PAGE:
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Via Rail cancels plans to resume Montreal-Quebec City service as new blockade pops up

Railway blockades continue across Ontario
Some train routes are expected to resume soon despite continuing barricades. All Via rail service east of Toronto is still suspended. Miranda Anthistle has more from the Toronto Coach Terminal.

Plans for Via Rail to resume service between Montreal and Quebec City have been dashed with the arrival of a new rail blockade in solidarity with Wet’suwet’en hereditary chiefs, the company said Wednesday.

A Via Rail spokesperson said trains travelling between the two cities will now be stalled until the end of Friday, Feb. 21. Passengers on those trains have been notified about refunds, the spokesperson added.

Service in the area was set to start moving again on Thursday, when service on other corridors in Quebec and southwestern Ontario is still planned to resume.

READ MORE: Via Rail to resume partial service as pressure to end blockades mounts

Trains will now only take passengers between Ottawa and Montreal on trains 22,24,26,28,33,35,37 and 39, which will begin partial service on Feb. 20. Full service between those two cities will be available on weekends.

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Mounting pressure on Trudeau to end railway blockades
Mounting pressure on Trudeau to end railway blockades

Full service will also resume on the Toronto-London-Windsor, Toronto-Sarnia and Toronto-Niagara Falls corridors on the morning of Feb. 20.

All other Via Rail routes remain cancelled until further notice, the only exceptions being Sudbury-White River and Churchill-The Pas.

Rail blockades cause emergency debate in the House of Commons
Rail blockades cause emergency debate in the House of Commons

Protesters with a group known as MTL Wet’suwet’en Solidarity set up a blockade Wednesday afternoon on the Mont-Saint-Hilaire line in Saint-Lambert, Que., in solidarity with the Wet’suwet’en hereditary chiefs who are protesting a natural gas pipeline project in northern B.C.

The group says it won’t leave the rail line until RCMP leave traditional Wet’suwet’en territory, which the hereditary chiefs say has never been ceded to the Crown.

Coastal GasLink, which is building the 670-kilometre pipeline, has signed agreements with 20 elected band councils along the pipeline route. The Wet’suwet’en hereditary chiefs, however, say they have title to a vast section of the land and oppose the construction.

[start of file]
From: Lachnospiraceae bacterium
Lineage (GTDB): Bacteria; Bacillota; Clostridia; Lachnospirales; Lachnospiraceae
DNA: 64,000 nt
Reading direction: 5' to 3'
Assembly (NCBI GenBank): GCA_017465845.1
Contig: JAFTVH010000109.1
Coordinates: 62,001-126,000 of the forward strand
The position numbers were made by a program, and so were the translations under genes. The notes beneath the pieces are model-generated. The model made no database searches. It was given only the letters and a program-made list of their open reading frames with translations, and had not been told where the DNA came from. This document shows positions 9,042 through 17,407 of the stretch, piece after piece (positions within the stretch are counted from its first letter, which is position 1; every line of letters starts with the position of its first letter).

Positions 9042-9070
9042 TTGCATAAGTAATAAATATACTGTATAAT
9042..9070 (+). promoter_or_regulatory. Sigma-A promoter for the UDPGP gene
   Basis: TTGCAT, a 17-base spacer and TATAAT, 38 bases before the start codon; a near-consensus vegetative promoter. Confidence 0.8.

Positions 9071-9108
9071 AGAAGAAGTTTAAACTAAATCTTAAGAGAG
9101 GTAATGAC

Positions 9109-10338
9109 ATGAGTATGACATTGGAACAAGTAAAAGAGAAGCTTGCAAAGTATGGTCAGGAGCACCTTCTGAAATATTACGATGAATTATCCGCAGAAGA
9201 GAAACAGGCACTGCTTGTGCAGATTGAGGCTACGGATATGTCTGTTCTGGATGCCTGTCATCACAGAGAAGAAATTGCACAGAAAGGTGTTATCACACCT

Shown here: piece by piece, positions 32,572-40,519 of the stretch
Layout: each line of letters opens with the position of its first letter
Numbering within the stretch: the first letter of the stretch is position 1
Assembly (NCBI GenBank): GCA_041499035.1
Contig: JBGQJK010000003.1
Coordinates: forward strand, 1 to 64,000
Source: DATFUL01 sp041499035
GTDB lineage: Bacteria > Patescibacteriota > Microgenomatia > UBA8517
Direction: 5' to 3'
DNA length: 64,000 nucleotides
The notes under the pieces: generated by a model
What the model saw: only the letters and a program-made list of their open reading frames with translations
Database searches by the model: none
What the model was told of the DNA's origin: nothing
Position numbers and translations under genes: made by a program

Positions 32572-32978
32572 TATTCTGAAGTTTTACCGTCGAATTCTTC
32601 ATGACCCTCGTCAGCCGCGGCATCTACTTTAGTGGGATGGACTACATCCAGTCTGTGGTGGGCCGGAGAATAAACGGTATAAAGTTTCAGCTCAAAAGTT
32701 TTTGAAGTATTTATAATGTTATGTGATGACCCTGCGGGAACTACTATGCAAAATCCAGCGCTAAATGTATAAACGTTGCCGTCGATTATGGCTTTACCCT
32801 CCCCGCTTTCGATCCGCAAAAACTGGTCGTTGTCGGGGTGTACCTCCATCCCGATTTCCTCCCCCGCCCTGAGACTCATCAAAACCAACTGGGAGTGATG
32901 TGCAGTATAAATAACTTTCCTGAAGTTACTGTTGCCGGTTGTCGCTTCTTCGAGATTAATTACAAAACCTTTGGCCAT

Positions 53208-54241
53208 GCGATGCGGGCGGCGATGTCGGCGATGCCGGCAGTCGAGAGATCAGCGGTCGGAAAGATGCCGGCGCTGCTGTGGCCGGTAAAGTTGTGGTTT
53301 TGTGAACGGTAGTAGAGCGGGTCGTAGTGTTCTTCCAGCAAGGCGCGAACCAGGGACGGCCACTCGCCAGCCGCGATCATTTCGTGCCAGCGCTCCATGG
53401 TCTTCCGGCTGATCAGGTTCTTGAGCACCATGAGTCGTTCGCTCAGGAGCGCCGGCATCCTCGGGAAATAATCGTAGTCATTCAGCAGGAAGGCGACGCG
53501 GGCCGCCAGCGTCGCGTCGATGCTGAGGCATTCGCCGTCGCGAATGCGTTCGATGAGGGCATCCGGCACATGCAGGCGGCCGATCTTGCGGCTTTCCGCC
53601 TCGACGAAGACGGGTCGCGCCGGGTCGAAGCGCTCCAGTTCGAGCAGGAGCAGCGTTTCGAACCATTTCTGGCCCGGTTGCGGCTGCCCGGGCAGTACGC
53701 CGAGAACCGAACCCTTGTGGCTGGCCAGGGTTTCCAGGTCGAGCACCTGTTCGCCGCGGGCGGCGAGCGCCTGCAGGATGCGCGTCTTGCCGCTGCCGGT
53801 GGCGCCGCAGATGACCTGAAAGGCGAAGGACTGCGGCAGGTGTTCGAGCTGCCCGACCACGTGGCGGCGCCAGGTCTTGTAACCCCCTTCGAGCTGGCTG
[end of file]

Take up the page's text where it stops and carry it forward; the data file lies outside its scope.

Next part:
READ MORE: Mont-Saint-Hilaire trains grind to a halt as protesters block tracks in Saint-Lambert

Nationwide blockades began two weeks ago when RCMP enforced an injunction requiring protesters to clear the way for Coastal GasLink workers to access a construction site near Houston, B.C., arresting 28 people.

RCMP have since lifted the enforcement zone but are maintaining a remote detachment in the area, which has been in place since early 2019.

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Solidarity protests have emerged in Tyendinaga territory, near Belleville, Ont., as well as in Montreal and in Vancouver. A protest briefly impeded a U.S.-Canada border crossing just east of Kingston on Monday, but it later reopened.

The blockades have shut down train service across major parts of the country. Many of Canada’s key industry groups have raised concerns about choked supply chains risking shortages of things like propane and chlorine.

Pipeline protests continue to impact railway travelers in key parts of Canada
Pipeline protests continue to impact railway travelers in key parts of Canada

As of Wednesday, Via Rail says the blockades have led to 599 trains being cancelled, affecting more than 111,000 passengers.

“Our passengers rely on VIA Rail for regular and safe intercity rail service and we are eager to resume operations,” a company spokesperson said in a statement.

“We remain hopeful for an end to the situation as soon as possible and encourage all relevant parties to continue their efforts towards a peaceful resolution.”

The Wet’suwet’en hereditary chiefs have travelled to Ontario to meet with members of the Mohawk community in Tyendinaga and Kahnawake who are protesting in solidarity with them.

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The chiefs say they will not meet with government until RCMP leave their traditional territory.

— With files from Rachael D’Amore and Kalina LaFramboise